Posted by John Corey on May 27, 2006 at 07:33:24:
Problems? Many are possible depending on the specifics.
The cash flow forum will have more tax lien investors so you might get a better answer there.
Tax liens are sold many different ways by the various states or counties. For the most part you can break the types into 4 large buckets.
In some sales the process works in such a way that an early pay off will result in an actual loss to the investor who bought the lien. That is when you overbid to get the lien.
Another issue is the security. There are auctions where you are bidding down the percentage of the property that will provide the security for the lien. You could become a co-owner with the person who owns the property as they still retain a percentage of the property.
There are states where you will be bidding down the interest rate or you will be buying a lien that can expire without ever getting the property unless you pay to foreclose. Then there are states where you can never covert a lien into the title. All you can do is force the county to run an auction to cash you out (lien holder has the county run a tax deed sale).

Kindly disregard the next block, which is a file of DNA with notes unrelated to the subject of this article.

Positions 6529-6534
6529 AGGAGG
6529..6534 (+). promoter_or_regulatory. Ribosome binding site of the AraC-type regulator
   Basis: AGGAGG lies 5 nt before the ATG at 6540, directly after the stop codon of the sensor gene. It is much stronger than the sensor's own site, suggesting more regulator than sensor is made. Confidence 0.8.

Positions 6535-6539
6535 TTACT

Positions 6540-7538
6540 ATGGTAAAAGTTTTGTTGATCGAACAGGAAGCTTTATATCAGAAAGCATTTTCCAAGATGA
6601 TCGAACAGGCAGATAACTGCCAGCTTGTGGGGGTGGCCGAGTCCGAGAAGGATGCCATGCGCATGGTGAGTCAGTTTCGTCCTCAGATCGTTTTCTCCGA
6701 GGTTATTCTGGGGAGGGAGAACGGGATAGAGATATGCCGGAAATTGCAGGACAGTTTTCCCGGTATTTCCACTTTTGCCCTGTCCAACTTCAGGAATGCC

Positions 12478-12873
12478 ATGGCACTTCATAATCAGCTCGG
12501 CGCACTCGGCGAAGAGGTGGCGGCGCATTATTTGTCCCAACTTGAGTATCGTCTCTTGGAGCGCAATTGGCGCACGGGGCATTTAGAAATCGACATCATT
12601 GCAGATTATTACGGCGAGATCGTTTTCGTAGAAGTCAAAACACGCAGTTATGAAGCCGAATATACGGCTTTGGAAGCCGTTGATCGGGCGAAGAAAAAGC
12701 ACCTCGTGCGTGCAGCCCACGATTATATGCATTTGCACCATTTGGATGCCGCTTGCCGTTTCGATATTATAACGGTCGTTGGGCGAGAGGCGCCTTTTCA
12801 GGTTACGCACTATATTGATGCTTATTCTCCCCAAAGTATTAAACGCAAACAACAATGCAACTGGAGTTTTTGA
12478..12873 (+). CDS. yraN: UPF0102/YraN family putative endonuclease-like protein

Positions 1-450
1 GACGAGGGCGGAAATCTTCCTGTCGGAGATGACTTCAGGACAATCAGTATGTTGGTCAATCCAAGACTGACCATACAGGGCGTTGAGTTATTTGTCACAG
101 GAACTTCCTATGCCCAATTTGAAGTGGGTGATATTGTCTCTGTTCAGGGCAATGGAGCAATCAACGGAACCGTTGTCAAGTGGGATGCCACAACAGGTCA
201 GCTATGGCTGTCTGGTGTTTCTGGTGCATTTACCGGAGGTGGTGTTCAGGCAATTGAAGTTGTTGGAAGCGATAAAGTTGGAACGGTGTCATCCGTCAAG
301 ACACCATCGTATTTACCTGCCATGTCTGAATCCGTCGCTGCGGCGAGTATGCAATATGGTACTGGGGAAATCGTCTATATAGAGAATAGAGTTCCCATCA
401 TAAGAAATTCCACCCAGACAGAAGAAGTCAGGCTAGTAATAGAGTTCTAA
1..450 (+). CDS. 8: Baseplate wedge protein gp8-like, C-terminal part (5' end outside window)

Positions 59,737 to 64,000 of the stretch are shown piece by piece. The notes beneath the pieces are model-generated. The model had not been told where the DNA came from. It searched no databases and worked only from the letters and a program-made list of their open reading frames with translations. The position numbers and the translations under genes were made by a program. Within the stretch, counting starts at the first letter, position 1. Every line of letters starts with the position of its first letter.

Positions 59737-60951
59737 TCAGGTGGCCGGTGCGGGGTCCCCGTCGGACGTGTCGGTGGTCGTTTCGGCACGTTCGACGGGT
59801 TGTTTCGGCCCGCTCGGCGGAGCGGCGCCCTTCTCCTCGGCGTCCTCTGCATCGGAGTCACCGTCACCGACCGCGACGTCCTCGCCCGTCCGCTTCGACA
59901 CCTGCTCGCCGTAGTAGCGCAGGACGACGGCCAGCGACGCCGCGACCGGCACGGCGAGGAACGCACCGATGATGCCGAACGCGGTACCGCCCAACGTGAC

None of the above is the real risk.
You might be bidding on swamp, a parcel that has not access (surrounded by other property with no connection to a road and no easement), a property that has environmental issues, etc. Hence you need to invest time and maybe money into due diligence. That is a cost that you do not get to add on to the lien. You may do a lot of work and then find you do not successfully buy a lien as you were out bid. Hence you have up front costs (time and money) with no guarantee that you will ever win a lien. The property could be junk but hopefully you eliminated those properties.
People do make money in tax liens. Some promoters of training materials make it sound like you can not lose. You can.
There was a recent post on this forum from someone who effectively purchased a property for 2 cents on the dollar as the junior lien holders forgot to act before the tax lien was foreclosed. You can win big every now and then.
It is rumored that 99.5% of all tax liens on improved property are paid off so the lien holder collects interest and no more. If you focus on improved property and the property is not junk then you stand a reasonable chance of making a good return if all you want is simple interest.
Not there is one more issue. You can not tell when the lien will be paid. Hence you might have cash sitting around waiting for the next opportunity between deals. This effectively lowers your return so focus on the average over time and not the headline interest rate on one specific lien.